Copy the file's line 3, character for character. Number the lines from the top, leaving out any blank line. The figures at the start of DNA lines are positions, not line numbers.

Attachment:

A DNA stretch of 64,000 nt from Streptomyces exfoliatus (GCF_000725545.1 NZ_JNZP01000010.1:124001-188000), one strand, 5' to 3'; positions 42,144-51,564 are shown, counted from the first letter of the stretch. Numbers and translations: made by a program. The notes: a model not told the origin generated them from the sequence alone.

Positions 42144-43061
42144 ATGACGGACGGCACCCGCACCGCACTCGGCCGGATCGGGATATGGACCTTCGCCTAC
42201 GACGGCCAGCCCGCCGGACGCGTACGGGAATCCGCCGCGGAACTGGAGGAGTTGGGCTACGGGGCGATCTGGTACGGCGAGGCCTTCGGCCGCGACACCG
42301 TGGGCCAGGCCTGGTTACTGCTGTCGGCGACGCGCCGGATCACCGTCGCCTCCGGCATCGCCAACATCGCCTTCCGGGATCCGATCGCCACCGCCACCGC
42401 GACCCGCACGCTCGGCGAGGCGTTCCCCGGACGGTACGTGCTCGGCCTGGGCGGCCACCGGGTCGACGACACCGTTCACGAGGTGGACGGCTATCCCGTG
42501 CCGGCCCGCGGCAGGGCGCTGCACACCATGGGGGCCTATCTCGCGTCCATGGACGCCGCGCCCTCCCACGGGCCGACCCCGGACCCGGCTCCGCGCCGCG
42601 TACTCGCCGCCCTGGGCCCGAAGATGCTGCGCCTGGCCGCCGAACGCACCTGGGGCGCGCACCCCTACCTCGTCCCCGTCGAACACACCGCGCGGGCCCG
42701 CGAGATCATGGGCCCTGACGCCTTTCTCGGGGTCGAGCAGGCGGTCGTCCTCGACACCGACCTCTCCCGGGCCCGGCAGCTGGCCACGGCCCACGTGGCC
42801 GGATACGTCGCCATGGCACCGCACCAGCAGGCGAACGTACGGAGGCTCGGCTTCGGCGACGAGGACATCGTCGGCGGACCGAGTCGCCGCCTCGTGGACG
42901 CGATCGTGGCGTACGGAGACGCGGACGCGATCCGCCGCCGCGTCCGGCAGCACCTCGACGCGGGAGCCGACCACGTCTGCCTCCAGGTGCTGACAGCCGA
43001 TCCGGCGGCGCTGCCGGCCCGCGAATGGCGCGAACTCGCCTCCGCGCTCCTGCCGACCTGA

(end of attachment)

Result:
42144 ATGACGGACGGCACCCGCACCGCACTCGGCCGGATCGGGATATGGACCTTCGCCTAC